But there is much work to be done.  In order for us to improve our Community Colleges we must be innovative and aggressive, by:However, the benefits of improving Illinois’ 48 Community Colleges will accrue not only to these students, but also to Illinois businesses in the form of higher earnings, and to state and local governments in the form of increased tax revenue.  Nine out of ten Illinois Community College graduates live, work, raise their families and pay taxes in Illinois.Illinois’ Community Colleges account for nearly two-thirds (63.9%) of all students enrolled in public higher education.  Our Community Colleges offer training in over 300 different careers/occupations and overall they train, educate and enhance the lives of almost one million students each year.  Students who complete their Illinois Community College education attain a double-digit percentage increase in earnings over their pre-enrollment wages. We must do everything we can to strengthen our Community Colleges here in Illinois.  It is a moral and financial imperative.Community Colleges here in Illinois and across the country play a vital role in creating the workforce of the 21st century by providing effective, less expensive, and more flexible vocational and job training certificates and degrees.  They are also a bridge for many students to an associate degree at a four-year institution.   Of all postsecondary sectors, community colleges enroll by far the highest proportion of low-income youth and the highest proportion of minority groups, who have the most difficult time finding career opportunities.  Reversing the growing income inequality in America is among the most important tasks facing our nation.Other countries understand this and are making the proper investments in job training and education.  For example, in Germany, over 90% of large companies participate in vocational training programs that start when students are 14 or 15 years old.  This helps them achieve long-term employment after graduation and has made Germany one of the strongest economies in the world. The ability of the U.S. to compete in the global marketplace in the 21st century and beyond will depend on our ability to better educate our citizens.  Studies show that over 60% of all new jobs in the next decade will require a postsecondary certificate or degree.  The best jobs and fastest growing firms, whether in technology, engineering, bioscience, trade or manufacturing will gravitate to communities with a highly educated workforce.And since putting Americans back to work is the greatest single challenge facing our country, a well-trained, well-educated workforce is absolutely crucial to America’s economic future.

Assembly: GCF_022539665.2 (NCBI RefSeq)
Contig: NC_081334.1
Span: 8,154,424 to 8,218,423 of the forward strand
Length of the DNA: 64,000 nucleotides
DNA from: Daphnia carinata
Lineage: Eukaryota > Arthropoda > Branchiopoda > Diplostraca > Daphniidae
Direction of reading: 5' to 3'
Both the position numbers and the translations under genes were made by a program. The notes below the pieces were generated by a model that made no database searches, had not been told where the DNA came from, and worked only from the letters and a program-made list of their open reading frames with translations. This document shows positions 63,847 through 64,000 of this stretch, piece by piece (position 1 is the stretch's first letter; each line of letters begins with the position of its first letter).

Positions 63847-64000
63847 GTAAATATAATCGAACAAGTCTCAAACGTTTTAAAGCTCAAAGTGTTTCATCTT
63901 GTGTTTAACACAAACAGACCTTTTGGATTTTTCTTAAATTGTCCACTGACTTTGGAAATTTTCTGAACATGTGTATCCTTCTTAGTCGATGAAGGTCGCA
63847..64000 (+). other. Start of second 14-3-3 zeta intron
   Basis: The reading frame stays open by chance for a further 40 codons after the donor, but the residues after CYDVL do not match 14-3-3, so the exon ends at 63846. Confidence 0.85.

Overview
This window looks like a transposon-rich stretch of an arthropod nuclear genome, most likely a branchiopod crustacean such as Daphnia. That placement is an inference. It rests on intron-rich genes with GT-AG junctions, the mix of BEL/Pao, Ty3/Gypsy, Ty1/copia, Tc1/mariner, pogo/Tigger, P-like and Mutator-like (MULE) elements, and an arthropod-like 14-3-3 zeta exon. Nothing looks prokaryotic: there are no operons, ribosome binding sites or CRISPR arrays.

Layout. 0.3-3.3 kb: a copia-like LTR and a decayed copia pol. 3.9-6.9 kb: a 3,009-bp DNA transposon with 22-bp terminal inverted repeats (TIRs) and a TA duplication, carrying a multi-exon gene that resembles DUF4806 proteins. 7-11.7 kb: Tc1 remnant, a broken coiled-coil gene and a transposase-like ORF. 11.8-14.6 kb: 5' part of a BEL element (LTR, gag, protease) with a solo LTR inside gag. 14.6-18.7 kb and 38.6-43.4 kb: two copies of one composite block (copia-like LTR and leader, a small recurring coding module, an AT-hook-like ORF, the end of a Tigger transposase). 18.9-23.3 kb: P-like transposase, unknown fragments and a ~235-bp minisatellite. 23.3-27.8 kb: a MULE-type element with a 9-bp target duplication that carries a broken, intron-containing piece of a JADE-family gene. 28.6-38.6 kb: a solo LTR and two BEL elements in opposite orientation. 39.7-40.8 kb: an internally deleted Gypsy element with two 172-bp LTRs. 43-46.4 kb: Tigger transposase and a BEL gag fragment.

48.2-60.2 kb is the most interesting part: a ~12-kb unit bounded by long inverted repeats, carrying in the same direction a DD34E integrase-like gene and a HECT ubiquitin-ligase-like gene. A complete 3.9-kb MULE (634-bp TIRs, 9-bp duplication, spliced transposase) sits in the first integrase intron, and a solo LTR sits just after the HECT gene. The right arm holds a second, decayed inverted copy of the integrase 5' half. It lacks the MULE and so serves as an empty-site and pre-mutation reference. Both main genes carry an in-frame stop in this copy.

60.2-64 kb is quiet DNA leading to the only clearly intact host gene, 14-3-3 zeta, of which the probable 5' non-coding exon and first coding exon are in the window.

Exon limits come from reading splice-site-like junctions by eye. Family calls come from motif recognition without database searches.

-          Building better networks with Community College alumni,

-          Making sure each College has the necessary resources to succeed,

-          Leveraging technology to help create the jobs of the future,

-          Improving retention rates  (this will be done by shifting the focus from student enrollment to student completion),

-          Creating opportunities for high school and adult education students to earn college credit,

-          Providing flexible curriculum to correctly align with the career needs of each community, and

-          Matching courses to the needs of local businesses by creating a Business Advisory Council for each College.

The business community’s role in this effort is absolutely critical.  There needs to be a stronger relationship and better dialogue between the private sector and our community colleges.  The colleges should be asking businesses where the jobs are and what they’re looking for, and in turn, business leaders can help craft courses and build a curriculum around those jobs immediately. 

The strength of America’s Community Colleges will determine our standing around the world.  We have to invest heavily and ambitiously in our Community College system and with a strong sense of urgency.  This is crucial not only for our economic future and for job growth going forward, but because a quality education has always been the hallmark of a better life, a happier existence and a stronger nation.  As the American philosopher John Dewey once said, “Education is not preparation for life; education is life itself”.